Keywords

Uncertainty in environmental models, Global Sensitivity Analysis, Variance-based indices, Entropy-based indices

Location

Session C1: Compexity, Sensitivity, and Uncertainty Issues in Integrated Environmental Models

Start Date

16-6-2014 2:00 PM

End Date

16-6-2014 3:20 PM

Abstract

Predictions of environmental models are affected by unavoidable and potentially large uncertainty. When models are applied to understand dominant controls of the system under study, uncertainties will reduce our ability to choose between competing hypotheses. When they are used to support decision-making, uncertainties will reduce our ability to discriminate between different management options and undermine the defensibility of the decision-making process. Global Sensitivity Analysis (GSA) provides quantitative information about the contribution to the uncertainty in the model output arising from different input factors like, for instance, model parameters, boundary conditions or forcing data. GSA thus provides insights into the model behavior and potential for simplification, indicates where further data collection and research is needed or would be beneficial, and enhances the credibility of the modelling results. In this paper, we present a novel method to GSA based on the comparison of the unconditional distribution of the model output, i.e. when all input factors vary, and the conditional distribution when one of the input factors is fixed. The main advantages of our strategy are that, in contrast to other GSA approaches, it works equally well regardless of the output distribution shape, e.g. skewed or not-skewed; it can be focused on specific regions of the output distribution, for instance extreme values; and it provides additional information about the input ranges that map into these output regions (so called Factor Mapping). We test the method using a real-world hydrological modelling application, and compare it to a well-established method of variance-based sensitivity indices (Sobol’s method). We finally discuss its advantages and limitations and outline directions for further research.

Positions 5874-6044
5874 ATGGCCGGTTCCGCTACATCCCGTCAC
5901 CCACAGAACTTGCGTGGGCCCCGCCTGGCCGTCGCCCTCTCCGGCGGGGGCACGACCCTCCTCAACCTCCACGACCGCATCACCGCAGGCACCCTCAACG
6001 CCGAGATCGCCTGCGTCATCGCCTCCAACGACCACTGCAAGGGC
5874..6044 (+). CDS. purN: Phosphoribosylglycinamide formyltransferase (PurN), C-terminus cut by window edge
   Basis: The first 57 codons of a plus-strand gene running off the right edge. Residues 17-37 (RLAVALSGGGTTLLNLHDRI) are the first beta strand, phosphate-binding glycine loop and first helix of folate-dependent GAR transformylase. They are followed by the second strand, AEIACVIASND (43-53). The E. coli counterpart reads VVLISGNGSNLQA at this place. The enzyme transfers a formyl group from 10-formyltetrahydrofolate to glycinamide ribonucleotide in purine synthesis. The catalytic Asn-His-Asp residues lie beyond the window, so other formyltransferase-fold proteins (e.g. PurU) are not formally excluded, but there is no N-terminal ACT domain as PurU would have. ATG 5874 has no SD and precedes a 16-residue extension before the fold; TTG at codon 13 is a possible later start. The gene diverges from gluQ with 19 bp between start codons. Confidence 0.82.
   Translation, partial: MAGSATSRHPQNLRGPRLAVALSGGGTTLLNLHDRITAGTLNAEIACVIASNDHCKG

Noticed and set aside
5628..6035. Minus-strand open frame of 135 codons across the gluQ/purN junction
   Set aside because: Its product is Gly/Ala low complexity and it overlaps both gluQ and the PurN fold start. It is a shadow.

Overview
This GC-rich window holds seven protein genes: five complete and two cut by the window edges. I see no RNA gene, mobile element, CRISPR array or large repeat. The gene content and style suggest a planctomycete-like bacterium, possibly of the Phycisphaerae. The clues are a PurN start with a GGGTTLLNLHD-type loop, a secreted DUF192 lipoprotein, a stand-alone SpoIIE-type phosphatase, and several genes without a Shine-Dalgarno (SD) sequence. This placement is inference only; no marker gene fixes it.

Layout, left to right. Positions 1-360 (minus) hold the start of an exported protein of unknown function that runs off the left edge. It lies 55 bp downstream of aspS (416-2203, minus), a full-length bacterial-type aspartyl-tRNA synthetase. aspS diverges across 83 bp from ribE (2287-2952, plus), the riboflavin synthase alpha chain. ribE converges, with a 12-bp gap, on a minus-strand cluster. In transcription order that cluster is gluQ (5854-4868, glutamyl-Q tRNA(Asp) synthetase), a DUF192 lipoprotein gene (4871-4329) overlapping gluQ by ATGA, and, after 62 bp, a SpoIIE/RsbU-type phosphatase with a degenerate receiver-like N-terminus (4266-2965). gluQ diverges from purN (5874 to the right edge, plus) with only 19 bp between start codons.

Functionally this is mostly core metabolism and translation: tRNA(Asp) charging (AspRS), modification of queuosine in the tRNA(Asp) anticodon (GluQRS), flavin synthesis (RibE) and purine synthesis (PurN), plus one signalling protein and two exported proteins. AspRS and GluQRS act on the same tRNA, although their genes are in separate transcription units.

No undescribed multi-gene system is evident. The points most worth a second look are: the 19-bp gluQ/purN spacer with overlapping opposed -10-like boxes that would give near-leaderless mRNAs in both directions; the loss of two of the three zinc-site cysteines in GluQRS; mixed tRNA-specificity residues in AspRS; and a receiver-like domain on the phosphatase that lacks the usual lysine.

Jun 16th, 2:00 PM Jun 16th, 3:20 PM

A Simple and Effective Approach to Global Sensitivity Analysis Based on Conditional Output Distributions

Session C1: Compexity, Sensitivity, and Uncertainty Issues in Integrated Environmental Models

Predictions of environmental models are affected by unavoidable and potentially large uncertainty. When models are applied to understand dominant controls of the system under study, uncertainties will reduce our ability to choose between competing hypotheses. When they are used to support decision-making, uncertainties will reduce our ability to discriminate between different management options and undermine the defensibility of the decision-making process. Global Sensitivity Analysis (GSA) provides quantitative information about the contribution to the uncertainty in the model output arising from different input factors like, for instance, model parameters, boundary conditions or forcing data. GSA thus provides insights into the model behavior and potential for simplification, indicates where further data collection and research is needed or would be beneficial, and enhances the credibility of the modelling results. In this paper, we present a novel method to GSA based on the comparison of the unconditional distribution of the model output, i.e. when all input factors vary, and the conditional distribution when one of the input factors is fixed. The main advantages of our strategy are that, in contrast to other GSA approaches, it works equally well regardless of the output distribution shape, e.g. skewed or not-skewed; it can be focused on specific regions of the output distribution, for instance extreme values; and it provides additional information about the input ranges that map into these output regions (so called Factor Mapping). We test the method using a real-world hydrological modelling application, and compare it to a well-established method of variance-based sensitivity indices (Sobol’s method). We finally discuss its advantages and limitations and outline directions for further research.